Figure 3: Thermal stability of different materials [9].

Multilayered carbon-based ceramics have proven to be an effective material to achieve a multifunctional, lightweight and robust spacecraft skin. Figure 3 shows how carbon fibre reinforced carbon (Carbon/Carbon or C/C) provides a high thermal stability over a large temperature range. The C/C components can be manufactured with a chemical vapour infiltration process.

A real cloak of invisibility

It might seem trivial to hide an object in space by simply colouring it the same way as the background: black. However, even objects that absorb all visible light can be perfect reflectors of electromagnetic irradiation at other wavelengths, for example microwaves.

The superior thermal protection that C/C provides can be combined with the electromagnetic-wave-absorbing characteristics of an epoxy matrix with added multi-wall carbon nanotubes. Not only do carbon nanotubes have the potential to increase the absorbance of electromagnetic waves, but they can also be used to fabricate ultra strong nanomaterials, as described in this article by Wade Lanning.

Figure 4: Image of a cube satellite (CubeSat) and schematic view of its thermal protection system. C/C is combined with a shielding multilayer that absorbs electromagnetic radiation [8].

The outer layers of the shielding multilayer shown in figure 4, with a carbon nanotube content of up to 1.5%, provide excellent microwave absorbing characteristics, acting as a cloak of invisibility for the satellite. The thickness of the individual layers as well as their composition are optimised using a machine learning approach, following a recent trend in materials science.

As you can see, cutting-edge materials and the application of multifunctional composites are required to withstand the demanding environment of space.

No matter how well a spacecraft is designed and tested down here on Earth, some surprises in its functionality and unintended effects can still be encountered in orbit, as SpaceX and their Starlink satellite constellation have shown. Ceramic materials, composites, and coatings offer highly desirable characteristics like long term stability and thermal protection, enabling a new era of advanced space exploration.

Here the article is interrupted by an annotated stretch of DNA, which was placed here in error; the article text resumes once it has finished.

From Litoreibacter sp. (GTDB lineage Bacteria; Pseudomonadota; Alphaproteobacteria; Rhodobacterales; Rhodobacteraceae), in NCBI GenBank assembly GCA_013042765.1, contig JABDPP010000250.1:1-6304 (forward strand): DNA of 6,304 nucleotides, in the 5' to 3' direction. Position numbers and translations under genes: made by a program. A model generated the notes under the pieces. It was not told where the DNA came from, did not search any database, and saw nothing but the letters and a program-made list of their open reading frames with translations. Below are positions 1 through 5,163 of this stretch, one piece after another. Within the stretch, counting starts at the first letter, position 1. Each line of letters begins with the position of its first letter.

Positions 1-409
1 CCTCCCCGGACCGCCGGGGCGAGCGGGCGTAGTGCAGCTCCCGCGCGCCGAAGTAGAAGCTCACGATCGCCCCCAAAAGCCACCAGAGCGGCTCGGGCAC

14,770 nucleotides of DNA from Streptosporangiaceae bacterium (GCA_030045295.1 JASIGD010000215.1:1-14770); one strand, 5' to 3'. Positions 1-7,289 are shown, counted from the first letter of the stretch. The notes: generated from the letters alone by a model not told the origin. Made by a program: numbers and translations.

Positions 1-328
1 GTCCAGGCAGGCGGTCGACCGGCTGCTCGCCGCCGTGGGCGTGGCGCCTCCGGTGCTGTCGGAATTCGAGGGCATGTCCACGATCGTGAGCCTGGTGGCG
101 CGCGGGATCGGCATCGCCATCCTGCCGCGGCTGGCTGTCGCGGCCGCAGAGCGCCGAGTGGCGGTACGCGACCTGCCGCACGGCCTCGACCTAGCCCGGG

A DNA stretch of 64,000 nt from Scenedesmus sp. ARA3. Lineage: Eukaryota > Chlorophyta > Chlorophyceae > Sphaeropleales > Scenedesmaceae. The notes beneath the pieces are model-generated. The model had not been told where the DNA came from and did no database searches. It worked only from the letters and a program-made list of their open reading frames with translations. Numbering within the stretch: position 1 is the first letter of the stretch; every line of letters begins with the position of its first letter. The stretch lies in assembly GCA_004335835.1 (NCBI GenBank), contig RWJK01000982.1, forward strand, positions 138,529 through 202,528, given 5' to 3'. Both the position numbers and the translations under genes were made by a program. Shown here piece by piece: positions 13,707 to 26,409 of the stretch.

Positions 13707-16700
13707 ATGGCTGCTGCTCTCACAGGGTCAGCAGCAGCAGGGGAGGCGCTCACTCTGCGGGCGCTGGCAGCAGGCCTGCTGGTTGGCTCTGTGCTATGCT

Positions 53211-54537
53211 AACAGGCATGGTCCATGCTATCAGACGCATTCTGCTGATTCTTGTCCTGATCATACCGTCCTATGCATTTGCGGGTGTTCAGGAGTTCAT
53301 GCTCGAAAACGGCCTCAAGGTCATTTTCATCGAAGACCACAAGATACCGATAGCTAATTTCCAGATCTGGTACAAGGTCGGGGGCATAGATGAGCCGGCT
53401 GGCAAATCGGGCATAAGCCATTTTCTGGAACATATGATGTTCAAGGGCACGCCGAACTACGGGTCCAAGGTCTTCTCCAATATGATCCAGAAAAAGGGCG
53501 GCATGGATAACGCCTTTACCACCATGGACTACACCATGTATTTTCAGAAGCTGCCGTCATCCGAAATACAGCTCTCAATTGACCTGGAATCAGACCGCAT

"I deem materials science to be the indispensable link between phenomenal ideas and their real world application and would like to share this perception in all facets with interested minds."
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References:

[1] D. E. Glass, “Ceramic Matrix Composite (CMC) Thermal Protection Systems (TPS) and Hot Structures for Hypersonic Vehicles”, 15th AIAA Space Planes and Hypersonic Systems and Technologies Conference, Dayton, Ohio, USA, 2007.
[2] J. R. Mahan, “Radiation heat transfer: a statistical approach”, Wiley-IEEE. p. 58. 2002.
[3] M. Werries, NASA, “Space Shuttle Tiles”, [Online].
[4] D. R. Jenkins, “Space Shuttle: The History of the National Space Transportation System” Voyageur Press, p. 524, 2007.
[5] J. Bowler, “That Starlink Problem Astronomers Were Worried About Is Totally Happening”, [Online].
[6] S. Erwin, “SpaceX working on fix for Starlink satellites so they don’t disrupt astronomy”, [Online].
[7] R.G. Sheffield, “The official F-19 Stealth Fighter Handbook”, Pam Williams: Philadelphia, PA, USA, 1989.
[8] A. Delfini et al., “Advanced Radar Absorbing Ceramic-Based Materials for Multifunctional Applications in Space Environment”, Materials 2018, Vol. 11, p. 1730, 2018.
[9] A. B. Strong, “Fundamentals of Composites Manufacturing”, Society of manufacturing Engineers: Dearborn, MI, USA, 2007.

*This article is the work of the guest author shown above. The guest author is solely responsible for the accuracy and the legality of their content. The content of the article and the views expressed therein are solely those of this author and do not reflect the views of Matmatch or of any present or past employers, academic institutions, professional societies, or organizations the author is currently or was previously affiliated with.